that the Rye Select Fund would achieve its investment objective; the fund's lack of control over
assets once allocated to the Underlying Manager; complete dependence upon the "Underlying"
and "Designated Managers"; Tremont Partners' potential "lack of access to information" from
the "Underlying Managers"; and concentration of "[a]ll or a substantial proportion of' the fund's
assets with "a single prime broker." Vigna affirmation, exhibit B at 27-28. The PPM also
disclosed the limited partners' lack of management and control of the Rye Select Fund. Id. at 36-
Wexler's account statements disclosed that his "investments have been and will continue
to be custodied for the benefit of the portfolio at Bernard L. Madoff Investment Securities LLC"
(Vigna affirmation, exhibit C), and the amended complaint concedes that "[f]or many average
investors, the only way to invest in BMIS was through a feeder fund, like Tremont." Amended
Complaint, ir 118. Significantly, the PPM expressly "invited" prospective investors "to review
any materials available to the General Partner relating to: the Partnership; the operations of the
Partnership; this offering; ... the Disclosure Documents of the Underlying Managers; and any
other matters relating to this offering." Vigna affirmation, exhibit Bat 62. In other words,
Wexler had access to the results ofTremont's due diligence inquiries. While none of these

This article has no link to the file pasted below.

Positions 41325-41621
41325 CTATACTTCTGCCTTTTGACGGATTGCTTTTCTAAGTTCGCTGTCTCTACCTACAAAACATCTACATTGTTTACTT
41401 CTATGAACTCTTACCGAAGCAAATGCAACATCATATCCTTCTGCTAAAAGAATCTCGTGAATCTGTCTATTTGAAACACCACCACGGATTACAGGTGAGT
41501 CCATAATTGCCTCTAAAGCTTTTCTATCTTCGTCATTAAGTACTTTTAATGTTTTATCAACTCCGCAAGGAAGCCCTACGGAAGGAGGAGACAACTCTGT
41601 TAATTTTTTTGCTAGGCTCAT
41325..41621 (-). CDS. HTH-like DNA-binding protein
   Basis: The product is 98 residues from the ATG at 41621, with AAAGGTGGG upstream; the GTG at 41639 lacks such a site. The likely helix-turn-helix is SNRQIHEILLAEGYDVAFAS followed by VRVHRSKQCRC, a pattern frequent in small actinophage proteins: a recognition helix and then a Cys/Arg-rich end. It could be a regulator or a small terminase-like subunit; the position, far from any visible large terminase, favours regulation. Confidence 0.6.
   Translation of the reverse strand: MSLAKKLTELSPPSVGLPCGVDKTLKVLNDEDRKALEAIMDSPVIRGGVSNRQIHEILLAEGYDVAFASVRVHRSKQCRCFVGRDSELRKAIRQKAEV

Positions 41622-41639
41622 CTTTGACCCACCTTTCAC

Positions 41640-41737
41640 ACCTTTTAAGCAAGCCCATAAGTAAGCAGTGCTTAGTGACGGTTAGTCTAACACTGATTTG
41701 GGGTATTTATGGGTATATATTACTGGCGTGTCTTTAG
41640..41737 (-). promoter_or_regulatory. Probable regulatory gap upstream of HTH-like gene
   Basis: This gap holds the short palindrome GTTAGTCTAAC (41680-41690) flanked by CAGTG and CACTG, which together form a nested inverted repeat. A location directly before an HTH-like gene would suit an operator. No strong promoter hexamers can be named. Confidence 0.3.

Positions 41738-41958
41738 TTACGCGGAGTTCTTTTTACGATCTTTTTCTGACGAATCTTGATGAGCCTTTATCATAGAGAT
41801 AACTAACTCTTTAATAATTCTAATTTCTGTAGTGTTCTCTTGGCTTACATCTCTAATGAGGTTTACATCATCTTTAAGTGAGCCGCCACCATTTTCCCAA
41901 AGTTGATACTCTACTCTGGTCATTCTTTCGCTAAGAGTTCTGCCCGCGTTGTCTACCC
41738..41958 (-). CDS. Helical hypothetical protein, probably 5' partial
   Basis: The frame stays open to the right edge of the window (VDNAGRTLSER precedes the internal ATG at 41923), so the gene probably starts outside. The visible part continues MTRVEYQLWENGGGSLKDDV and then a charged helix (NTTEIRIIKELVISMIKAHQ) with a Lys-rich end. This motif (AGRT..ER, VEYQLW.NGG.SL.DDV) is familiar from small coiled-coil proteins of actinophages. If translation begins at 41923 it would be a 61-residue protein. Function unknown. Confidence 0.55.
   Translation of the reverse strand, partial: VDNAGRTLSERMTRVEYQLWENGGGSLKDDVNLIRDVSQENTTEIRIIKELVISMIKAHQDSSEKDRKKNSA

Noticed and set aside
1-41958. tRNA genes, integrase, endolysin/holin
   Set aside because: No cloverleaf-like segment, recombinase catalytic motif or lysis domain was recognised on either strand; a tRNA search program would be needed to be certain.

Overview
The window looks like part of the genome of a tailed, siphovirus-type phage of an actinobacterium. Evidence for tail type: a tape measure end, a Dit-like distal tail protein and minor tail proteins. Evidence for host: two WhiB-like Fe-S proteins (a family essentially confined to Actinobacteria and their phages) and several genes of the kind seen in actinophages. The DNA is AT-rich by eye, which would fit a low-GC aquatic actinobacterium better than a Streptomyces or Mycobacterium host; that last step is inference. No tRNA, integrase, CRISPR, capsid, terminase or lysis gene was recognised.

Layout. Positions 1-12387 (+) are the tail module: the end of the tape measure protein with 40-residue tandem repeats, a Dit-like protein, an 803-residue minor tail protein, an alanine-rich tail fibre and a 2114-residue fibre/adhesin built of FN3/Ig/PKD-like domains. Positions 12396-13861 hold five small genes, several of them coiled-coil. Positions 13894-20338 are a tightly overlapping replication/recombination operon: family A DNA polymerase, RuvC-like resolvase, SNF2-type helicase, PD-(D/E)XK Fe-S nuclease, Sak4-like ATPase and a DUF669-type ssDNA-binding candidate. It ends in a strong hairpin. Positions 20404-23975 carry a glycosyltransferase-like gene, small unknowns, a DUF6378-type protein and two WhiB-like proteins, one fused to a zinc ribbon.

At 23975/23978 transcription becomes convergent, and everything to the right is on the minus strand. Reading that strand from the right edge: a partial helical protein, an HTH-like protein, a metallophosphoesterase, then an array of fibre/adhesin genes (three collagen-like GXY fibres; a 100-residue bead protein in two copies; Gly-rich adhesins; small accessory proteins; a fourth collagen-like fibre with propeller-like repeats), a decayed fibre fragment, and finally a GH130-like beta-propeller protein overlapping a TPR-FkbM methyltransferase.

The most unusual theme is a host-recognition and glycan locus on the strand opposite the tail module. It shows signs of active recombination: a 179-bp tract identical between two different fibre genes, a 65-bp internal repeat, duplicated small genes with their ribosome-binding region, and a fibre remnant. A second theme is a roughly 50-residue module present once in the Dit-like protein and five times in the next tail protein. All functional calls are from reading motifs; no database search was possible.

representations excuse Madoffs fraud, Wexler, a purported "sophisticated investor," fails to
allege that he ever sought or was denied such information from Tremont, or that any such
information contained misrepresentations. Id. at 22.
To the contrary, Wexler represented in his Subscription Agreement that he relied "solely"
upon the PPM, the LP Agreement, and his "own independent investigations." Vigna affirmation,
exhibit D at S-19 (emphasis added). He represented that he: "consulted with [his] own advisors,"
[* 26]
has "knowledge and experience in financial and business matters" and the ability to "evaluat[ e]
the merits and risks of [his] investment ... and has obtained, in [his] judgment, sufficient
information from the Partnership ... to evaluate the merits and risks of such investment." Id.,
exhibit D at S-19, S-21. These representations make clear that Wexler was aware of the risks of
his investment and had access to any purported due diligence (or lack thereof) in Tremont's
possession concerning the Rye Select Fund. For the foregoing reasons, Wexler has not alleged
justifiable reliance on any false statements. UST Private Equity Invs. Fund v Salomon Smith
Barney, 288 AD2d 87, 88-89 (1st Dept 2001) (no justifiable reliance where offering
memorandum "specifically directed plaintiffs to 'rely upon their own examination' of
[defendant] and to request from [defendant] whatever additional information or documents they
deemed necessary to make an informed investment decision").
Nor has Wexler alleged scienter, as he fails to aver that "the misrepresentations were